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Eighth Circuit endorses secondhand personal service under Minn. R. Civ. P. 4.03(a)

The Eighth Circuit Court of Appeals was recently asked in a personal injury case to predict whether the Minnesota Supreme Court would approve of personal secondhand service of process under Minn. R. Civ. P. 4.03(a).  In a split-decision, former Minnesota Supreme Court Justice David Stras predicted that his former colleagues will do just that. Michaud v. Davidson, 920 F.3d 1219 (8th Cir. 2019).  

Rule 4.03(a) provides that an individual can be personally served with process “by delivering a copy to the individual personally or by leaving a copy at the individual’s usual place of abode with some person of suitable age and discretion then residing therein.”  Just days before the statute of limitations was set to expire, the plaintiff had a sheriff deputy attempt to serve the defendant at her parents’ house where the defendant was believed to be living. Because the defendant was not home, the sheriff deputy informed the defendant’s father that the deputy had a summons and complaint for the defendant and asked the defendant’s father to give it to her.  The defendant’s father took the papers and gave them to the defendant a short time later. After expiration of the statute of limitations, defendant removed the case to federal court and moved to dismiss the case on grounds that she was never served under Rule 4.03(a) because her parent’s house was not her “usual place of abode” at the time she was purportedly served (she had apparently moved into her own place several months before) and secondhand service is not recognized in Minnesota.  

The district court agreed and dismissed the case, but the Eighth Circuit reversed. Even though her parents’ home was not her “usual place of abode” at the time, Judge Stras held that the defendant was personally served by her father and that it is likely that the Minnesota Supreme Court would determine that personal service (even if secondhand) is sufficient to satisfy Rule 4.03(a). He reasoned, “All that must happen is that an adult with the requisite knowledge and intent personally place the summons in the defendant’s hands, which is what [the defendant’s] father did in this case.” (Citing Melillo v. Heitland, 880 N.W.2d 862 (Minn. 2016), which was decided while Judge Stras was a member of the Minnesota Supreme Court).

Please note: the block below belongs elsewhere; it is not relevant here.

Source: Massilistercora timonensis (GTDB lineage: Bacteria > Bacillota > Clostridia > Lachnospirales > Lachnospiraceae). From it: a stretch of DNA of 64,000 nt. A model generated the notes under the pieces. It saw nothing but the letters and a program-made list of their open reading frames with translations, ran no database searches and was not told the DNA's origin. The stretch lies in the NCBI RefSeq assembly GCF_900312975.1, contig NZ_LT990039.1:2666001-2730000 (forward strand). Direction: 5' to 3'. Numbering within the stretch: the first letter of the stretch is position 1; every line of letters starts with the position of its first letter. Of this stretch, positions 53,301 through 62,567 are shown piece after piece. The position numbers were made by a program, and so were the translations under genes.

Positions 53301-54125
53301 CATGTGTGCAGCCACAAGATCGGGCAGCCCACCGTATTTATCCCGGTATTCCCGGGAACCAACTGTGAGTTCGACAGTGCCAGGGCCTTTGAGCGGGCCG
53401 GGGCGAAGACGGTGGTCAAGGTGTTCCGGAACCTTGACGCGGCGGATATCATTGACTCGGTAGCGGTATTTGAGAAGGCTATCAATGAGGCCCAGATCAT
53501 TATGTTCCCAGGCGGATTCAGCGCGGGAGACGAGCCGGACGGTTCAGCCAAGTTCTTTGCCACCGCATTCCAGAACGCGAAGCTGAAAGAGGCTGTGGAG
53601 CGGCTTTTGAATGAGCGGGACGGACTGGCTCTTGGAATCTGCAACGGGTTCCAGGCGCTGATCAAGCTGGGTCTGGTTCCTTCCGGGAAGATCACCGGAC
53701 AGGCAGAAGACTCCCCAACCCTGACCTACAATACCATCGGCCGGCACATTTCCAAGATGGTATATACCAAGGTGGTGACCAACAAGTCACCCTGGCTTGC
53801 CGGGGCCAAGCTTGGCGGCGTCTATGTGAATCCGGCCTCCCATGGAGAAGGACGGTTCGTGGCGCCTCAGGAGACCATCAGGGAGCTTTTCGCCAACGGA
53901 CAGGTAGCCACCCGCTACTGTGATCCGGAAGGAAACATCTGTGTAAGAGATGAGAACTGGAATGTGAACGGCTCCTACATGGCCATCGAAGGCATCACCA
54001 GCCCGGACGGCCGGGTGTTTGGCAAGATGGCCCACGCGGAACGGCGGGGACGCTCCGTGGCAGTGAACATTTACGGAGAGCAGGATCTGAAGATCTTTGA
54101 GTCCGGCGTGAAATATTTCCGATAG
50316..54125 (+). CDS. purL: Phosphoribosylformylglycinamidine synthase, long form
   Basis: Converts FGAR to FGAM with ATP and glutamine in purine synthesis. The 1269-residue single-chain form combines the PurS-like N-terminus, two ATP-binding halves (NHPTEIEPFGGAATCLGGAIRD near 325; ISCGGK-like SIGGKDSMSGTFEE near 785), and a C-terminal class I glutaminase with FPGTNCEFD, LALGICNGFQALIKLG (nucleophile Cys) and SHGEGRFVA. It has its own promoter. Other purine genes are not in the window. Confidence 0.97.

Despite Judge Stras’s prediction, it remains unclear whether secondhand personal service will be fully recognized in Minnesota. As the dissent points out, the Minnesota Supreme Court has expressly rejected secondhand service for substitute service of process and also long recognized that Minnesota service of process rules demand strict compliance. Based on these factors, the dissent predicts that the Minnesota Supreme Court will come down the other way on the issue.  

We will just have to wait and see.  In the meantime, plaintiffs may not want to rely on secondhand service in Minnesota just yet.